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Got leaf curl? Peach trees need TLC now

Copper sprays can be effective if applied during dormancy

Peach leaf curl
Distorted and blistered leaves are signs of peach leaf curl.
Now is the time to spray peach and nectarine trees to control
it. (Photo courtesy UC Statewide Integrated Pest Management)

It may be Thanksgiving, but it’s time to talk peaches. In particular, this conversation is about peach leaf curl.

This common fungal disease only attacks peach and nectarine trees. It distorts and puckers foliage and new shoots. It can completely defoliate a tree, leaving any developing fruit to sunburn or shrivel. Over time, it greatly cuts down on a tree’s productivity.

And it comes back, year after year after year. Once it’s established, peach leaf curl will be an issue every spring.

The time to combat this fungus is not when you see its damage in April or May; it’s now, in the days before and after Thanksgiving.

To control leaf curl, peach and nectarine trees benefit from dormant spraying with a copper fungicide or copper soap. Horticultural oil helps make that copper spray stick to the twigs and branches.

According to the UC Integrated Pest Management Program, the copper spray smothers the fungal spores that overwinter on the tree.

“The fungal spores that cause the disease spend the winter on twigs and buds and germinate in the spring,” say the IPM experts. “For effective control, treat trees just after leaves have fallen, usually late November or December.

"A second application in late winter before buds swell can be considered, especially in areas with high rainfall or during wet winters. Don’t apply fungicides during the growing season because they won’t be effective.”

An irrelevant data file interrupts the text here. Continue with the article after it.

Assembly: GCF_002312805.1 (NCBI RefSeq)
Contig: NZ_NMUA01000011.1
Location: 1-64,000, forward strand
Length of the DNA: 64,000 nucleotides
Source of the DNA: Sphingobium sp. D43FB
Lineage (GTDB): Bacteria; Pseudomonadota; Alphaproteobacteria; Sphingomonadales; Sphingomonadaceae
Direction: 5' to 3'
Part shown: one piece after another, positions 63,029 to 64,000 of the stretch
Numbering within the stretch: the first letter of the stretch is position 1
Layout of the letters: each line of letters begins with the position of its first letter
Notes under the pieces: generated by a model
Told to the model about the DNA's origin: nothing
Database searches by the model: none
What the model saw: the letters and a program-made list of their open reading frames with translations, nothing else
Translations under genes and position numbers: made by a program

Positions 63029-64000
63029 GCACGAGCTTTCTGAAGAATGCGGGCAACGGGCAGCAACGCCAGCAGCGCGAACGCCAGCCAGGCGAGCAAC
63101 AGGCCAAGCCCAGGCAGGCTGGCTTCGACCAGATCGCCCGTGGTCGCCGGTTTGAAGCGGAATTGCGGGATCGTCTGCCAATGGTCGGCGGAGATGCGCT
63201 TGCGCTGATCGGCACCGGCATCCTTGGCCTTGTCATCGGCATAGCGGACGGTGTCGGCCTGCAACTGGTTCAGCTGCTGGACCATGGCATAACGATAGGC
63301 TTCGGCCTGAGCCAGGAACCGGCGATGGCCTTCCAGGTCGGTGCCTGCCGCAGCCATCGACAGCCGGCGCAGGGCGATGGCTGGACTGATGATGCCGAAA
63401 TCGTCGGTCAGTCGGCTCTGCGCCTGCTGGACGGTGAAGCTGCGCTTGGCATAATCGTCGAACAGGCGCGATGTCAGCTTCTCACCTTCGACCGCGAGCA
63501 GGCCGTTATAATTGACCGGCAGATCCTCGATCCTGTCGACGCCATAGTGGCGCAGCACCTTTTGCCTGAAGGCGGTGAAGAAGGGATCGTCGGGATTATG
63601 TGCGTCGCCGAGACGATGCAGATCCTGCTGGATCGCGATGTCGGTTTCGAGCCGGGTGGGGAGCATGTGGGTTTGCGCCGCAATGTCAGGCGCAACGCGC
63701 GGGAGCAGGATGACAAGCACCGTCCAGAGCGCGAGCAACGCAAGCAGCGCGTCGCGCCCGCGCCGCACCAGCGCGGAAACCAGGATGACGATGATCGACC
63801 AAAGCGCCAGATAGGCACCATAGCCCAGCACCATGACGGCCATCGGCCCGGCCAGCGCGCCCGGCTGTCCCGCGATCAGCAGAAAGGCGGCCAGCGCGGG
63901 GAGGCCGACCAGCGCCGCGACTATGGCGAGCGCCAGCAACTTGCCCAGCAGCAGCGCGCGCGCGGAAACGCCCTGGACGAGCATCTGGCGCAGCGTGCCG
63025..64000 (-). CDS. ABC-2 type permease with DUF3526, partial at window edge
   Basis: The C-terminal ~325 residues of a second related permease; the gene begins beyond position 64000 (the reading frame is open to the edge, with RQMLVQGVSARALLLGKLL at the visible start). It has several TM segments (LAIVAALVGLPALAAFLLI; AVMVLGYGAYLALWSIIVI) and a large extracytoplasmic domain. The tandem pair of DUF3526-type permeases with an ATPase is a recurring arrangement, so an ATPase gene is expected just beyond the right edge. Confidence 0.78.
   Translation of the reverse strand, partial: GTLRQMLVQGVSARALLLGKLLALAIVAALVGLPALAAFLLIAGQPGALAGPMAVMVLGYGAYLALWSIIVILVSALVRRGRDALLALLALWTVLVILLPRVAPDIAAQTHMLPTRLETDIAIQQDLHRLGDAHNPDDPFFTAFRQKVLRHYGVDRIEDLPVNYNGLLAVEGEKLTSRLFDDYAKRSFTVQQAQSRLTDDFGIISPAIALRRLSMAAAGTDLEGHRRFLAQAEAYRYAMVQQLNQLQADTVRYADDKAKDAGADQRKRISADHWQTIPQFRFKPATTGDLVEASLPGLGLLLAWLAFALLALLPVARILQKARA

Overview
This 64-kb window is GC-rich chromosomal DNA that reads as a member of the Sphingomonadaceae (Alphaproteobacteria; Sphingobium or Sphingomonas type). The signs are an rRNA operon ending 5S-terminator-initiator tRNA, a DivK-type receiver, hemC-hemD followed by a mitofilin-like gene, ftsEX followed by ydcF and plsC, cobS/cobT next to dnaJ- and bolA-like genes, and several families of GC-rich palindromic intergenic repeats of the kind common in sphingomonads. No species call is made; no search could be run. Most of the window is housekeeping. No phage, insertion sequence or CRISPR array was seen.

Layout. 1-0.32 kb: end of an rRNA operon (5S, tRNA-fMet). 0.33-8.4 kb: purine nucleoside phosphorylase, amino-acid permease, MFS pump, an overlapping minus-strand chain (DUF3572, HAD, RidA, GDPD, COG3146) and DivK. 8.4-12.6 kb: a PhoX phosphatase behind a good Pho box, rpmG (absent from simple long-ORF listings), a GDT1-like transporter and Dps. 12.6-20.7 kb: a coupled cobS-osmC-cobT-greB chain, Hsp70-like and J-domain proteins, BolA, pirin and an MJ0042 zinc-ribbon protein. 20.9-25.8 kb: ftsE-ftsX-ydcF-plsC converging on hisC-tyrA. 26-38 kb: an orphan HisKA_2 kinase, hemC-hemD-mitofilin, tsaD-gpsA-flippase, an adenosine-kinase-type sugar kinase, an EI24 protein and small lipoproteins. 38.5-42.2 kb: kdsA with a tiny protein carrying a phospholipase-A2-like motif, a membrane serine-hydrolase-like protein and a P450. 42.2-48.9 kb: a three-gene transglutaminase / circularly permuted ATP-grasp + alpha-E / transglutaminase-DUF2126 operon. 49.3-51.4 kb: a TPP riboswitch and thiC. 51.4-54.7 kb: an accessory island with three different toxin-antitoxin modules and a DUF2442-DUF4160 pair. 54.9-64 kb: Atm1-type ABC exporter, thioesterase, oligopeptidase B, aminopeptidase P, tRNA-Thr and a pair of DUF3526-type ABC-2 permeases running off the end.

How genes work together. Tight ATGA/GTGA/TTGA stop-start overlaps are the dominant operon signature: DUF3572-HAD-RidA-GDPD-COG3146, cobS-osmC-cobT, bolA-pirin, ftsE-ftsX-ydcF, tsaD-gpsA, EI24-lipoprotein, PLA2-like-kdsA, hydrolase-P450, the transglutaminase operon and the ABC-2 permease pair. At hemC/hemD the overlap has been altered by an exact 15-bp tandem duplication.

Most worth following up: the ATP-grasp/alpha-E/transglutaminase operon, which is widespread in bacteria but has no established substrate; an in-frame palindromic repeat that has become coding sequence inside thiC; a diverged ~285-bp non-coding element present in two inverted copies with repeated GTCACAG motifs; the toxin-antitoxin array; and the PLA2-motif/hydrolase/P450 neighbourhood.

A dry, calm and fogless almost-winter day; that’s the perfect time to spray. And that’s also the forecast for the greater Sacramento area this Thanksgiving weekend and early next week. Copper sprays need 24 hours of dry, calm weather before and after application. This is a good window of spraying opportunity.

If needed, prune before spraying. Pick up any dropped foliage and discard (don’t compost). Those fallen leaves may carry leaf curl, too.

For more on treating peach leaf curl:


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Garden Checklist for week of July 7

Take care of garden chores early in the morning, concentrating on watering. We’re still in survival mode until this heat wave breaks.

* Keep your vegetable garden watered, mulched and weeded. Water before 8 a.m. to conserve moisture.

* Prevent sunburn; provide temporary shade for tomatoes, peppers, eggplant, melons, squash and other crops with “sensitive” skin.

* Hold off on feeding plants until temperatures cool back down to “normal” range. That means daytime highs in the low to mid 90s.

* Don’t let tomatoes wilt or dry out completely. Give tomatoes a deep watering two to three times a week. Harvest vegetables promptly to encourage plants to produce more.

* Squash especially tends to grow rapidly in hot weather. Keep an eye on zucchini.

* Some weeds thrive in hot weather. Whack them before they go to seed.

* Pinch back chrysanthemums for bushy plants and more flowers in September.

* Harvest tomatoes, squash, peppers and eggplant. Prompt picking will help keep plants producing.

* Remove spent flowers from roses, daylilies and other bloomers as they finish flowering.

* Pinch off blooms from basil so the plant will grow more leaves.

* Cut back lavender after flowering to promote a second bloom.

* One good thing about hot days: Most lawns stop growing when temperatures top 95 degrees. Keep mower blades set on high.

* Once the weather cools down a little, it’s not too late to add a splash of color. Plant petunias, snapdragons, zinnias and marigolds.

* After the heat wave, plant corn, pumpkins, radishes, winter squash and sunflowers. Make sure the seeds stay hydrated.

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